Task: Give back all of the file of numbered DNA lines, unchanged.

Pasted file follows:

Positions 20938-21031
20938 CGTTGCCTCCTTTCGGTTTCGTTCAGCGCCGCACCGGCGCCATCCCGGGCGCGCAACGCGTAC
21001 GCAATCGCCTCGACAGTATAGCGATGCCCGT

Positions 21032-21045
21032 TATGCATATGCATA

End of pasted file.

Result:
Positions 20938-21031
20938 CGTTGCCTCCTTTCGGTTTCGTTCAGCGCCGCACCGGCGCCATCCCGGGCGCGCAACGCGTAC
21001 GCAATCGCCTCGACAGTATAGCGATGCCCGT

Positions 21032-21045
21032 TATGCATATGCATA